This summer, IHS Markit published its annual global ranking of EPC providers that build in-house developed and third-party PV projects, based on last year’s installations. 2020 was a year of many contradictions, with lockdowns and increasing component prices taking their toll on many of the companies, both large and small. At the same time, EPC providers with their main share of business in mainland China and the United States had a remarkable year.
For the second year in a row, PowerChina took the lead position, by installing 6% of the world’s non-residential solar PV capacity, predominantly in its home market. In 2021, we can expect further reshuffling of positions in the engineering, procurement, and construction (EPC) ranking, as soaring system costs lead to delays and contract renegotiations for some PV projects. Even EPCs in the United States may struggle to complete individual projects this year as a result of the latest blockage on some PV module imports.
Mainland China and the United States key to major companies’ success
For EPC providers, the location of the business determined its success in 2020. The Covid-19 lockdowns brought back a concentrated PV market, in which more than half of the world’s non-residential PV additions were located in mainland China or the United States. Adding on Vietnam, where the commercial segment soared in 2020, the top three markets contributed to 61% of added non-residential PV last year. In contrast, non-residential PV installations declined by 17% in the rest of the world, compared to 2019. The result was that among the 10 largest EPC providers, four conducted all or the majority of business in mainland China and another four were solely focused on the United States.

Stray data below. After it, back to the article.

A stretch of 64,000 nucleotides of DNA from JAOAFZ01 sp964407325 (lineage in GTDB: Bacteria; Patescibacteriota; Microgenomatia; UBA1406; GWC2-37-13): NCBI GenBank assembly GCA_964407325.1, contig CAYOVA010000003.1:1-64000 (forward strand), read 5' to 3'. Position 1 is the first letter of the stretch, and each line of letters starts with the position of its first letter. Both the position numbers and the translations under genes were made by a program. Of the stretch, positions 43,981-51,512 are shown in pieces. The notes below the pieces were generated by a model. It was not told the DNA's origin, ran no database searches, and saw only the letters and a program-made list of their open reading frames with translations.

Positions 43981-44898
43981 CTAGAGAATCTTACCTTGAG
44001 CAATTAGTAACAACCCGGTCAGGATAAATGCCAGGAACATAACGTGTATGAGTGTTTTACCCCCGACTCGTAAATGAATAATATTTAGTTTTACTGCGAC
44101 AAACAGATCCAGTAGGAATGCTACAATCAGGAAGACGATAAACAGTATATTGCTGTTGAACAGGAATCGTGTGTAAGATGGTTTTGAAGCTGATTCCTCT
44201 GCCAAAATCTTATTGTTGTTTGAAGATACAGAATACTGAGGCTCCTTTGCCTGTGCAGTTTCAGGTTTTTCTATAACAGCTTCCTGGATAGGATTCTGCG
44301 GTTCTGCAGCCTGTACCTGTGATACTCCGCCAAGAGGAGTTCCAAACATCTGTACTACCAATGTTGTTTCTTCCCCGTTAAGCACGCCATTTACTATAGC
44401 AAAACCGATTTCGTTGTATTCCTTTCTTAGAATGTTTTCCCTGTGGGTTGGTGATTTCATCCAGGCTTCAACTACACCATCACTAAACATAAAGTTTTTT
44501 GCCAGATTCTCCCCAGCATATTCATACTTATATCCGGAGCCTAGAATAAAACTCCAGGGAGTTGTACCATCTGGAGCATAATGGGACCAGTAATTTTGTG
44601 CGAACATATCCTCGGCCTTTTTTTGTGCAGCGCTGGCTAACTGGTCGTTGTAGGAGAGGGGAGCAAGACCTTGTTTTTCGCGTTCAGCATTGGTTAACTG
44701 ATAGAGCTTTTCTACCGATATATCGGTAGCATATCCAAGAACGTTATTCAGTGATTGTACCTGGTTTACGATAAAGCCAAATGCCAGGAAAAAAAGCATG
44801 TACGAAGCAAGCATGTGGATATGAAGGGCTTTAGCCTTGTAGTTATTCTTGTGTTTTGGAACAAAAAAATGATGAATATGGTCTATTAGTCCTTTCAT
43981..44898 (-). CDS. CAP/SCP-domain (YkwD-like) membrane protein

In sharp contrast to mainland China and the United States, India experienced a drastic 52% year-on-year decline in installations. The market contraction resulted in a slow-down for most locally active players and a subsequent loss of global market share. No Indian companies were among the 10 largest in 2020 and only two – Sterling and Wilson and Tata Power – remained among the 30 largest in the ranking.
|Top global PV EPC and integrators in 2020|
|1||PowerChina (Mainland China)|
|2||CEEC (Mainland China)|
|3||Blattner Energy (United States)|
|4||Swinerton Renewable Energy (United States)|
|6||TBEA Xinjiang Sun Oasis (Mainland China)|
|8||Sungrow Renewables (Mainland China)|
|9||Moss Construction (United States)|
|10||Mortenson Construction (United States)|
Source: IHS Markit
PowerChina leaped ahead as the 2020 challenges reshuffled the EPC landscape
Out of the 30 largest PV integrators in 2019, 21 installed less capacity in 2020, and 13 even fell out of the top-30 ranking. While many were struggling globally, six companies actually grew to surpass one GW of installations for the first time. Mainly thanks to strong market growth in China and the United States, they joined the seven integrators that were already in the gigawatt league. In all, the 30 largest EPC providers installed 36 GW of nonresidential PV systems, representing 28% of the global PV market. This is a continued increase from 27% in 2019 and 21% in 2018. Of those 30 EPC providers, 16 executed projects in several markets. The rest concentrated on projects in singular markets, most often in their home markets.